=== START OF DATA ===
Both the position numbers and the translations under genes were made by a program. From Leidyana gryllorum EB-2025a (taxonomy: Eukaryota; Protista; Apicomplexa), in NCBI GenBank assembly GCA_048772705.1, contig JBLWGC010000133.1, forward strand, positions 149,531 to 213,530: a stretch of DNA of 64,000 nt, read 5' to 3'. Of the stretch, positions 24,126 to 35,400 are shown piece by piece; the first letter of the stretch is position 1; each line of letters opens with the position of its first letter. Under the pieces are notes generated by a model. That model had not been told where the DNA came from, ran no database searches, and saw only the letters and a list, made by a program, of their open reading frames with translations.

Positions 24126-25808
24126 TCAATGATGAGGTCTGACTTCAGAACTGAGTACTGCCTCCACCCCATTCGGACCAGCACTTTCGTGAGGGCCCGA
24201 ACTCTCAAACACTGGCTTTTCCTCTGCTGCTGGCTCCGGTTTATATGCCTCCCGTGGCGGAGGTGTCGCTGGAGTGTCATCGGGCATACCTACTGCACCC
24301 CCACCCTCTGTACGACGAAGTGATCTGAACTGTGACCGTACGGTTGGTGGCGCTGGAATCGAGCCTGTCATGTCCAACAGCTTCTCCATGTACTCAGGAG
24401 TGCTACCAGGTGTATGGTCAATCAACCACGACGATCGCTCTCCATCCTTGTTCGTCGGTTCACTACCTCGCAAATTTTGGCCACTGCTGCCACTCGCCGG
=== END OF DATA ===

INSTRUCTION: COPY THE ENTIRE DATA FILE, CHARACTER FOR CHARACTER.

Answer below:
Both the position numbers and the translations under genes were made by a program. From Leidyana gryllorum EB-2025a (taxonomy: Eukaryota; Protista; Apicomplexa), in NCBI GenBank assembly GCA_048772705.1, contig JBLWGC010000133.1, forward strand, positions 149,531 to 213,530: a stretch of DNA of 64,000 nt, read 5' to 3'. Of the stretch, positions 24,126 to 35,400 are shown piece by piece; the first letter of the stretch is position 1; each line of letters opens with the position of its first letter. Under the pieces are notes generated by a model. That model had not been told where the DNA came from, ran no database searches, and saw only the letters and a list, made by a program, of their open reading frames with translations.

Positions 24126-25808
24126 TCAATGATGAGGTCTGACTTCAGAACTGAGTACTGCCTCCACCCCATTCGGACCAGCACTTTCGTGAGGGCCCGA
24201 ACTCTCAAACACTGGCTTTTCCTCTGCTGCTGGCTCCGGTTTATATGCCTCCCGTGGCGGAGGTGTCGCTGGAGTGTCATCGGGCATACCTACTGCACCC
24301 CCACCCTCTGTACGACGAAGTGATCTGAACTGTGACCGTACGGTTGGTGGCGCTGGAATCGAGCCTGTCATGTCCAACAGCTTCTCCATGTACTCAGGAG
24401 TGCTACCAGGTGTATGGTCAATCAACCACGACGATCGCTCTCCATCCTTGTTCGTCGGTTCACTACCTCGCAAATTTTGGCCACTGCTGCCACTCGCCGG